Ocean acidification and calcifying reef organisms: A mesocosm investigation

  • Jokiel P
  • Rodgers K
  • Kuffner I
 et al. 
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A long-term (10 months) controlled experiment was conducted to test the impact of increased partial pres- sure of carbon dioxide (pCO2) on common calcifying coral reef organisms. The experiment was conducted in replicate continuous flow coral reef mesocosms flushed with unfil- tered sea water from Kaneohe Bay, Oahu, Hawaii. Mesocosms were located in full sunlight and experienced diurnal and seasonal fluctuations in temperature and sea water chemistry characteristic of the adjacent reef flat. Treatment mesocosms were manipulated to simulate an increase in pCO2 to levels expected in this century [midday pCO2 levels exceeding control mesocosms by 365 ± 130 latm (mean ± sd)]. Acidification had a pro- found impact on the development and growth of crustose coralline algae (CCA) populations. During the experiment, CCA developed 25% cover in the control mesocosms and only 4% in the acidified mesocosms, representing an 86% relative reduction. Free-living associations of CCA known Communicated by Guest Editor Dr. Katharina Fabricius. P. L. Jokiel (&) ? K. S. Rodgers ? E. F. Cox Hawai‘i Coral Reef Assessment and Monitoring Program, Hawai‘i Institute of Marine Biology, P.O. Box 1346, Kaneohe, HI 96744, USA e-mail: jokiel@hawaii.edu I. B. Kuffner U.S. Geological Survey, Florida Integrated Science Center, St. Petersburg, FL 33701, USA A. J. Andersson Bermuda Institute of Ocean Sciences, 17 Biological Lane, St. George’s GE01, Bermuda F. T. Mackenzie Department of Oceanography, University of Hawai‘i, 1000 Pope Road, Honolulu, HI 96822, USA as rhodoliths living in the control mesocosms grew at a rate of 0.6 g buoyant weight year-1 while those in the acidified experimental treatment decreased in weight at a rate of 0.9 g buoyant weight year-1, representing a 250% differ- ence. CCA play an important role in the growth and stabilization of carbonate reefs, so future changes of this magnitude could greatly impact coral reefs throughout the world. Coral calcification decreased between 15% and 20% under acidified conditions. Linear extension decreased by 14% under acidified conditions in one experiment. Larvae of the coral Pocillopora damicornis were able to recruit under the acidified conditions. In addition, there was no significant difference in production of gametes by the coral Montipora capitata after 6 months of exposure to the treatments.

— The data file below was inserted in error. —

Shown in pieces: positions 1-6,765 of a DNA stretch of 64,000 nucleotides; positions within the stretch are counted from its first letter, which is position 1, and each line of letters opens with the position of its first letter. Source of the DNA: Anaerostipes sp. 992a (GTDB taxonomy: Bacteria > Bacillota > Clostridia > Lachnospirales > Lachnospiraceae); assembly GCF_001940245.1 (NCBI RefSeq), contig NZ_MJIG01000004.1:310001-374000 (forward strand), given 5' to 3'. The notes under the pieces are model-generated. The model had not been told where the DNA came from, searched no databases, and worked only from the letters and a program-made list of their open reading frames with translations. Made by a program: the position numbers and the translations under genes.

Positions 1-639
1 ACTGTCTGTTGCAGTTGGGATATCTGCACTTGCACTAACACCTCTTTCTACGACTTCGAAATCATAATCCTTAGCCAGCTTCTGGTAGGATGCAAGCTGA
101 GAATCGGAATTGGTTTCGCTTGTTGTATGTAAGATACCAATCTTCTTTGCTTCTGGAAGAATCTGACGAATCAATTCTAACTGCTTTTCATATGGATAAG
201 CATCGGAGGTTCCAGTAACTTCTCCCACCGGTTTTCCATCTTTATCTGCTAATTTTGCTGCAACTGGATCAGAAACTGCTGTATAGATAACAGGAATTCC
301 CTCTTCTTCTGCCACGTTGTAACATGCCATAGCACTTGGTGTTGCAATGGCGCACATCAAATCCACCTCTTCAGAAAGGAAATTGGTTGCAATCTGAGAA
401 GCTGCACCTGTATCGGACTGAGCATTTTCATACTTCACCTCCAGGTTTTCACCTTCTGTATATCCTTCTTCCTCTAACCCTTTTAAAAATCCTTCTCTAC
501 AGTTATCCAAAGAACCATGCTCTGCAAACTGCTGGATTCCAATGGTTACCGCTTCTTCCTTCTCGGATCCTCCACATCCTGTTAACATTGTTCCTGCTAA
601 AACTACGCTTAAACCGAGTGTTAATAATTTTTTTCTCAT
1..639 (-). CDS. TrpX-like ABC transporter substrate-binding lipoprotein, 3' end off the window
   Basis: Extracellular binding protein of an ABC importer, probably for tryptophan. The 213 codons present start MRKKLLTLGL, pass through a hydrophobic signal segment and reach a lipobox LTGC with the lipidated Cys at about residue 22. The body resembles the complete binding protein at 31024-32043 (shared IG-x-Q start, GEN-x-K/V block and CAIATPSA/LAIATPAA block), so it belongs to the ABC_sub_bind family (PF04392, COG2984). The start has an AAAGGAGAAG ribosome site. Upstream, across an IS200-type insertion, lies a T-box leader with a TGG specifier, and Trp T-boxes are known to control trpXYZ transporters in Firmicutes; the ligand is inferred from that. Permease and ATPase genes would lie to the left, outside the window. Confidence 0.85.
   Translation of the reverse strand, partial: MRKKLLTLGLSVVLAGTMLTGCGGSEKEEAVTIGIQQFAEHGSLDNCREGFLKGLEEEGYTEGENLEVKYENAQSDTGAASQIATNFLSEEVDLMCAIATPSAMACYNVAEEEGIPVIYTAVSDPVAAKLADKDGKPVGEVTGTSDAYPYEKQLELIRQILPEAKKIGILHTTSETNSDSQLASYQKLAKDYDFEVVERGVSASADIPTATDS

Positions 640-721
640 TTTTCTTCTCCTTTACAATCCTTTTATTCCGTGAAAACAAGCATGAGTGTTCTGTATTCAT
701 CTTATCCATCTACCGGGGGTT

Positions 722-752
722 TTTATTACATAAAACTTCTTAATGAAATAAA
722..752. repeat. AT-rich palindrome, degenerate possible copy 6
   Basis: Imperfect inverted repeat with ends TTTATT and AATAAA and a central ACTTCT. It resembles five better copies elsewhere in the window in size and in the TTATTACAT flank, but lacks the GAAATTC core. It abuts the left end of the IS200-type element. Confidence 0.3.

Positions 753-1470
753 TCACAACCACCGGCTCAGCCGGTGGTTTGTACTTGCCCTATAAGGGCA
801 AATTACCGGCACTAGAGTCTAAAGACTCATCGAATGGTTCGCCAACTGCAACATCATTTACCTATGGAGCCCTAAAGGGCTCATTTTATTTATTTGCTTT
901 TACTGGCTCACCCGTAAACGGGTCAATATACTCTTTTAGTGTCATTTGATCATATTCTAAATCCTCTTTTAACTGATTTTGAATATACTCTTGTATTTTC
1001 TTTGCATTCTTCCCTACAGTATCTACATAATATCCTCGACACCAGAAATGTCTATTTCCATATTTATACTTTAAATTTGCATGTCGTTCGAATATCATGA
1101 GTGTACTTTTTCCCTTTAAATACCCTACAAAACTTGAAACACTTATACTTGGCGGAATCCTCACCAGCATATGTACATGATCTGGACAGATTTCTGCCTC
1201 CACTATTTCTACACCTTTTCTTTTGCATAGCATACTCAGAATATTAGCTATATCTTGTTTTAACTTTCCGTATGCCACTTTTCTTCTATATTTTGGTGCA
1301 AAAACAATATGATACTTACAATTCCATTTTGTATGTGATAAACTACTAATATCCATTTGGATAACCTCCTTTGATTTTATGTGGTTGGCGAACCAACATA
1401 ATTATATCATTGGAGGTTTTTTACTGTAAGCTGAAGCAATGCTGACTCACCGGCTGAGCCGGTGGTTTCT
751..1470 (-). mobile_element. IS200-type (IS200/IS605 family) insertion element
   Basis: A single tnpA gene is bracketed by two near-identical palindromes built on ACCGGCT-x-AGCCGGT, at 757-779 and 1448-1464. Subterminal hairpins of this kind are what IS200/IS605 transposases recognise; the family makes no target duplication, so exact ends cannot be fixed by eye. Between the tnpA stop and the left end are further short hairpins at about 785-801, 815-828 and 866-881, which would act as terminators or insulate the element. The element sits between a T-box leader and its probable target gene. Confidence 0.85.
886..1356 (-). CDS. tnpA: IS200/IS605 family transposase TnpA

Author-supplied keywords

  • Aragonite saturation
  • Calcification
  • Climate change
  • Coral
  • Coralline algae
  • Ocean acidification

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  • P. L. Jokiel

  • K. S. Rodgers

  • I. B. Kuffner

  • A. J. Andersson

  • E. F. Cox

  • F. T. Mackenzie

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